Momentum Trader: It’s going to zero!
Sales: Protection is worthless. Why pay up for protection, it always turns out worthless?
Quant Trader: The skew and relative steepness makes timing critical on any purchase. The theta decay is virtually impossible to overcome.
Desk Head: Why aren’t we selling more?
Bear Trader: Because we are at all-time tights and there is no #*#*!@$ value! This is just #@*($& stupid.
Risk Management: I can’t let you sell more than you already have. I’ve already increased limits and I’m extremely uncomfortable increasing them again.
All: Oh shut up!
Desk Head: You and your stupid risk limits are why we are all here in the first place! Had you let us sell more 2 months ago we wouldn’t all be here stuck trying to figure out what to do – we’d be sitting on great P&L and could relax, but no, now we are behind and have to sell as much as we can at the lows.
Bear Trader: This can’t possibly continue. It’s already overdone and when it reverses, it is going to be UGLY!
Sales: All I’ve got is sellers. No one wants or needs protection.
Quant Trader: It doesn’t even have to go lower, so long as it just sits here, the theta decay coupled with the funding arbitrage performs well.
Technical Trader: All support is broken, we are in uncharted territory. This could continue.
Risk Management: I will concede that several new products seem to have changed the landscape and may have reset the boundary conditions. I will review again.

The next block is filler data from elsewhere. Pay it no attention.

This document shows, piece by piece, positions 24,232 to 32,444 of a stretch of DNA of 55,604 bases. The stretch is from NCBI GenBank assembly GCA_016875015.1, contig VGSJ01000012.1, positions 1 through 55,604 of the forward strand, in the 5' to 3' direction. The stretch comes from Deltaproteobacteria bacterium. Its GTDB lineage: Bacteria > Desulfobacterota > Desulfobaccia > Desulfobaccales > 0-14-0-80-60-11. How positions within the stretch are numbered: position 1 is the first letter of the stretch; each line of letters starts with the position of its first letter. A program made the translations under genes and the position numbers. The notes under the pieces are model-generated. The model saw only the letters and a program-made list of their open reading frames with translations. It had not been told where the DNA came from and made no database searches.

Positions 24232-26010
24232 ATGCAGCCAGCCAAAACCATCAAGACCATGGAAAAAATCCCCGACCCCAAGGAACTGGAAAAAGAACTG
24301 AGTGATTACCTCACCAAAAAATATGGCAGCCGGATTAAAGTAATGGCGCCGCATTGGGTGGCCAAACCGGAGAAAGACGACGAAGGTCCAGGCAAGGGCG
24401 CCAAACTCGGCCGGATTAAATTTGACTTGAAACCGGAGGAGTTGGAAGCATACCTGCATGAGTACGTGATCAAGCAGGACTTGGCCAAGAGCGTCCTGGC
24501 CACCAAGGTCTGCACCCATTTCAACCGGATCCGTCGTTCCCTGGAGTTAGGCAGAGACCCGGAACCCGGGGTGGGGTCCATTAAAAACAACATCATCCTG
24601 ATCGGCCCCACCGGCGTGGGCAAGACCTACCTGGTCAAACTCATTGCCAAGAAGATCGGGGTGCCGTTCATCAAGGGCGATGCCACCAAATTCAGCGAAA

Desk Head: Good!
Bear Trader: This is going to end badly.
All: It might, but not any time soon!
While this is a fictitious conversation, it is largely based on conversations I was part of in the spring of 2007 around CDS Indices.
Any similarity to conversations surrounding VIX yesterday are purely coincidental.
The sense that risk assets can only grind higher and that the value of any protection is useless, really seemed to reverberate throughout Wall Street yesterday as the S&P 500 hit all-time lows on 10 days realized volatility.
The types of conversations reminded me a lot of what was discussed in the Spring of 2007 – though who was right and who was wrong depended heavily on whether those conversations were had in late April or early June.
* * *
With stock turbulence evaporating further, betting on market swings has become cheap -- for real.
As Bloomberg details, for the first time since November, the S&P 500 Index’s one-month implied volatility has dipped below the gauge’s actual price moves from the previous 20 trading days, as VIX sank to its lowest close in more than two decades.
S&P 500 implied volatility was higher than realized for 108 straight days, the longest run since the 132 days ended Feb. 27, 2007... and most know what happened next.